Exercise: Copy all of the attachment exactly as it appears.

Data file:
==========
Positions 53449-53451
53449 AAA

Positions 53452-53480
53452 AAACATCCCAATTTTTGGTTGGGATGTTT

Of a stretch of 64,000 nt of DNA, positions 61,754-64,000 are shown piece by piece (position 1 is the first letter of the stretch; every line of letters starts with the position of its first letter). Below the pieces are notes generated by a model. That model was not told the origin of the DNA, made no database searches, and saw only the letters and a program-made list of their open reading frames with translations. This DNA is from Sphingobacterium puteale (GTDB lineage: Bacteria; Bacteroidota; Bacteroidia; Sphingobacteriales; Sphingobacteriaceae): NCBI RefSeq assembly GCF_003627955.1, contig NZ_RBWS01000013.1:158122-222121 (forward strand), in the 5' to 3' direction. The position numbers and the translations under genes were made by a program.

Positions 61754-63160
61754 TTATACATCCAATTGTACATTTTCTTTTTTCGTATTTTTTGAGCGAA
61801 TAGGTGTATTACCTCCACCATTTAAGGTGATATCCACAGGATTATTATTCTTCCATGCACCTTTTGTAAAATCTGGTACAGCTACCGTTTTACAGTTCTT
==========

Positions 53449-53451
53449 AAA

Positions 53452-53480
53452 AAACATCCCAATTTTTGGTTGGGATGTTT

Of a stretch of 64,000 nt of DNA, positions 61,754-64,000 are shown piece by piece (position 1 is the first letter of the stretch; every line of letters starts with the position of its first letter). Below the pieces are notes generated by a model. That model was not told the origin of the DNA, made no database searches, and saw only the letters and a program-made list of their open reading frames with translations. This DNA is from Sphingobacterium puteale (GTDB lineage: Bacteria; Bacteroidota; Bacteroidia; Sphingobacteriales; Sphingobacteriaceae): NCBI RefSeq assembly GCF_003627955.1, contig NZ_RBWS01000013.1:158122-222121 (forward strand), in the 5' to 3' direction. The position numbers and the translations under genes were made by a program.

Positions 61754-63160
61754 TTATACATCCAATTGTACATTTTCTTTTTTCGTATTTTTTGAGCGAA
61801 TAGGTGTATTACCTCCACCATTTAAGGTGATATCCACAGGATTATTATTCTTCCATGCACCTTTTGTAAAATCTGGTACAGCTACCGTTTTACAGTTCTT